To any woman in this situation right now, reading this, please know that this is not true – you are still worth as much as you were if not MORE. You didn’t give birth to your brain. As soon as you get back into that working world those doubts and fears dissipate and you are there, doing your thing, the way you always did and in fact probably with more focus and determination that you ever thought was possible. More support for women, both emotionally and rationally, in this vulnerable space of contemplating a return to the workforce would go great lengths to giving many women the courage they need to make sure they are not accepting less than what they are worth, and not going back into roles that don’t match their experience and qualifications.
For me though, I always wanted to work for myself. And if I needed any extra motivation to finally take this huge, scary, and what frankly felt death defying, leap – going back into a corporate role was exactly what I needed. I couldn’t get out of there fast enough. I had so much more to give. So much more than what I would have been able to give without fighting a fight I just wasn’t prepared to fight. Because that world is tough for woman. But also because I wasn’t prepared to make the sacrifices needed when it came to my children; I want to be present in their lives in a way that feels right for me. Importantly I want to say that I applaud any choice a woman makes in this moment of their lives and I honestly believe that everyone makes the right choice here for their family. You will never get any judgement from me. If you are a successful lawyer in a big firm and that is what you want to do, that is what you believe is right for your family then I congratulate you. Equally if you decide that you want to walk away from paid employment altogether so you can focus solely on your children and your family then I congratulate you.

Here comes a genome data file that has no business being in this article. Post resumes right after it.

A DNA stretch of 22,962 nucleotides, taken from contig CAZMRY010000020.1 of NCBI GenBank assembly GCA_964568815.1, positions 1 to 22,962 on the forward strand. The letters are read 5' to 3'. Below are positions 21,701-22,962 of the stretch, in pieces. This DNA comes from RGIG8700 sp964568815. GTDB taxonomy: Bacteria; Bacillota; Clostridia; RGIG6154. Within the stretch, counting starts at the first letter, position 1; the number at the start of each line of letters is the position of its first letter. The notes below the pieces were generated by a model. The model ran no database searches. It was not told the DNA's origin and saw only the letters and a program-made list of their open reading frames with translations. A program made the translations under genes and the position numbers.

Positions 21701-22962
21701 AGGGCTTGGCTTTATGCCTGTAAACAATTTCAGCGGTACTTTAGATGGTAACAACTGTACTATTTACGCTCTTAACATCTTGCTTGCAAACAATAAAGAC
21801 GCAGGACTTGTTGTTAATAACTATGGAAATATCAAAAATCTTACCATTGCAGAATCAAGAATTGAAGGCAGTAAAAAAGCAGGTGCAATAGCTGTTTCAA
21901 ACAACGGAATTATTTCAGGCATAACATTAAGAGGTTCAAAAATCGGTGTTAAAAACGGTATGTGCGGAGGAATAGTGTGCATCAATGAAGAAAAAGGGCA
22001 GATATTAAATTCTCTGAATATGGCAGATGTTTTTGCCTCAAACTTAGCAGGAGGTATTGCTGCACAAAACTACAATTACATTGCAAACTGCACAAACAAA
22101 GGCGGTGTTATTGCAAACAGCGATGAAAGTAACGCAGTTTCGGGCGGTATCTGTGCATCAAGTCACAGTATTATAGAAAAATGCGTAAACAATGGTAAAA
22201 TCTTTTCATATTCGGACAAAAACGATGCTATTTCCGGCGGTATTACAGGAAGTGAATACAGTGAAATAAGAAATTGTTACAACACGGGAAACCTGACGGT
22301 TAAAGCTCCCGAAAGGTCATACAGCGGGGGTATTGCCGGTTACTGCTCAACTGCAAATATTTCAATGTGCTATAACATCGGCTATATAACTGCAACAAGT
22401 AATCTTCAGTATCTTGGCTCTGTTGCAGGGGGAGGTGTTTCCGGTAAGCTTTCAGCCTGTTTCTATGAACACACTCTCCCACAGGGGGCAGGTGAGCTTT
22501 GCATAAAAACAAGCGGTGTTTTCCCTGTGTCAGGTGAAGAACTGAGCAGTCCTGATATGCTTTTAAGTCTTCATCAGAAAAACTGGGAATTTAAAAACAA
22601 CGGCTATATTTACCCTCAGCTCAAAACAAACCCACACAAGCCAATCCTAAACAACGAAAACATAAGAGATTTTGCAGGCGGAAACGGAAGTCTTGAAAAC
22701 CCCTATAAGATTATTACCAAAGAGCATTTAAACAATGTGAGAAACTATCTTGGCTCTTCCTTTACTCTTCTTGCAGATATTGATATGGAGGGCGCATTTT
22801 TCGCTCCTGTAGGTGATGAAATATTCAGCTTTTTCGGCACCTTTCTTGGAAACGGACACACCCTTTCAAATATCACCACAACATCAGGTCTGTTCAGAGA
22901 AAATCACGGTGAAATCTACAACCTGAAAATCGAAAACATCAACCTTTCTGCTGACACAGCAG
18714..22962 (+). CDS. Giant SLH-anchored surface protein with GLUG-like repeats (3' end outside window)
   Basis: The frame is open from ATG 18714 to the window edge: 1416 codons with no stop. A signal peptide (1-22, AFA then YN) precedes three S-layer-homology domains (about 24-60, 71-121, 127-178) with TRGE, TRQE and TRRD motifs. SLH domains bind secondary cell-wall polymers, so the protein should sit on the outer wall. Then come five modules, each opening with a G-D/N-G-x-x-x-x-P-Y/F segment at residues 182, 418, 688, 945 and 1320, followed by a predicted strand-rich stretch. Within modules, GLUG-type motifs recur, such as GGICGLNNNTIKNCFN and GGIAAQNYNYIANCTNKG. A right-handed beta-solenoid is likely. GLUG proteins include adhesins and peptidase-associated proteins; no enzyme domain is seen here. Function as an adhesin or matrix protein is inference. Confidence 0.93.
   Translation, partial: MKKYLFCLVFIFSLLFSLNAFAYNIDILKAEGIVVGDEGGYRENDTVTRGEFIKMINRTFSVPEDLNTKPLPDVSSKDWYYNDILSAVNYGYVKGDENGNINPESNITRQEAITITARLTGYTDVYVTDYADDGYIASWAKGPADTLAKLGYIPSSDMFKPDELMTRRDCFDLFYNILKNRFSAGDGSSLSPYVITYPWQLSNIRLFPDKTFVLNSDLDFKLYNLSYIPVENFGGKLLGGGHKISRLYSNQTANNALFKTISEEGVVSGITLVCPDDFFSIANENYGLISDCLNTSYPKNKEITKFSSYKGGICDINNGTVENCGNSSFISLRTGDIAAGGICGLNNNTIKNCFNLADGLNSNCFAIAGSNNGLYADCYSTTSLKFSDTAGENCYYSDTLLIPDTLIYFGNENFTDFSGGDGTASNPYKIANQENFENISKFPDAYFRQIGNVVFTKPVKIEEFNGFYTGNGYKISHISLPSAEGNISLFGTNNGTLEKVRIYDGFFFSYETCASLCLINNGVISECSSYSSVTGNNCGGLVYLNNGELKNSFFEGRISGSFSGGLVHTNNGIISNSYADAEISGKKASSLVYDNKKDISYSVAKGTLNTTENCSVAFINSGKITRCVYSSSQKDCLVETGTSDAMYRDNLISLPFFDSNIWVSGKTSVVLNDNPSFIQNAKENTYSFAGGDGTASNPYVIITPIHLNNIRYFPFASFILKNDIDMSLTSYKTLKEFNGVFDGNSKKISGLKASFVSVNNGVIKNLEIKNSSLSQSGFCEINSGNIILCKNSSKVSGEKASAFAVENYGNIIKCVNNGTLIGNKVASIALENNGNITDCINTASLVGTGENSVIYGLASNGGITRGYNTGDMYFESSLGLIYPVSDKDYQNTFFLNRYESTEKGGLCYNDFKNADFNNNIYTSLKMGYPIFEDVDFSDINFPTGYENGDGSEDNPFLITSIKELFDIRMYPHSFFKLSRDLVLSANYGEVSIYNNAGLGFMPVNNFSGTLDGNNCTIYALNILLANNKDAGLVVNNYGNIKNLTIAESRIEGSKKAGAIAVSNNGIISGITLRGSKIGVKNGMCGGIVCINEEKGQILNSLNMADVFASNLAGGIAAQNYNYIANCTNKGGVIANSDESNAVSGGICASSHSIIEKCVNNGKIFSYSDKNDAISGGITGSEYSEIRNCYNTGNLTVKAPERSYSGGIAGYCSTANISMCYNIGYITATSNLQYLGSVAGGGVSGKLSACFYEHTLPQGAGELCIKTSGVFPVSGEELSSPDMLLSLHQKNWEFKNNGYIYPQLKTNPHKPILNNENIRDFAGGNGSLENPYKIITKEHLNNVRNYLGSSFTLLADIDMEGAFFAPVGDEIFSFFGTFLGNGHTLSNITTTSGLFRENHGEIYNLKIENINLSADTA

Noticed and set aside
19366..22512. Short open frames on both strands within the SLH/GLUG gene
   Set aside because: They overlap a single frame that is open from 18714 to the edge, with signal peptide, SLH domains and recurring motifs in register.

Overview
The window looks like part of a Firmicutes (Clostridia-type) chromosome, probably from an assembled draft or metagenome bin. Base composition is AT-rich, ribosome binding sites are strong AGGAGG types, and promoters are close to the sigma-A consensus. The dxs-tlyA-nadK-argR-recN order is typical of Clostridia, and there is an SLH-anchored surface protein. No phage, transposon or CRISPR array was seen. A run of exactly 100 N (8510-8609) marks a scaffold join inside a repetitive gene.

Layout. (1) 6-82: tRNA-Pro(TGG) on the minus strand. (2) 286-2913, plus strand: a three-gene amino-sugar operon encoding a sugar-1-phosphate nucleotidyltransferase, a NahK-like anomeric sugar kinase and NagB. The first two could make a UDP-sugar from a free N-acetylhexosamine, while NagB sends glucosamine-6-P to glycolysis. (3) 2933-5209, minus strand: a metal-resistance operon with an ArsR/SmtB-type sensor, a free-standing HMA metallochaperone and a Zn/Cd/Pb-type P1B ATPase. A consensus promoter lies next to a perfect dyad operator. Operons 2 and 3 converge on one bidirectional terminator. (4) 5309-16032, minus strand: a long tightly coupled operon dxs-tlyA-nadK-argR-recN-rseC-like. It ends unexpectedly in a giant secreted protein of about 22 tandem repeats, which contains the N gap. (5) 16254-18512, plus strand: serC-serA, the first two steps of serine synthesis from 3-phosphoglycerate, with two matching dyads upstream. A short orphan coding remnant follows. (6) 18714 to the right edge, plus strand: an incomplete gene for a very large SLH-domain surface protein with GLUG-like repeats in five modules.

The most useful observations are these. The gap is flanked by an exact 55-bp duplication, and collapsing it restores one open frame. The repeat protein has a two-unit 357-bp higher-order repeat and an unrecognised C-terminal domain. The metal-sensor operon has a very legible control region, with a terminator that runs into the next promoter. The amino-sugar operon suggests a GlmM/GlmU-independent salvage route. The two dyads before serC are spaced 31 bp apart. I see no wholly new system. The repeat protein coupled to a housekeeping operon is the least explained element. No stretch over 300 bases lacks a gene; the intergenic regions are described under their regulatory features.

What I personally needed was to find a balance of the two. Whilst I am still finding that balance I believe I am tantalisingly close – much closer than I was as a full time mum or working full time for someone else. This is why I love working with women to help them build a business and a life for themselves that works for them. A place where they can use their talents and their skills as much as they want to. This applies to all women too, not just mums. So many young women are all too aware of the inequality that exists as they move into the workforce, and they just won’t stand for it. Why should they? Anything I can do to help them fight the good fight is worthwhile; even if that just means taking their own stand, owning what they know and not letting anyone tell them it is not as valuable simply because they are a girl.
I am not espousing that women or men can have it all; what I do believe is that we all have the right to have the same aspirations as one another, regardless of our gender. This is why International Women’s Day is important, because it brings to the spotlight the sate we are still in, when so many women have fought before us to make this change.
It helps us to be heard, it gives us a platform to speak. Let’s not limit ourselves to this one day though. Let’s make every day a day that we are heard.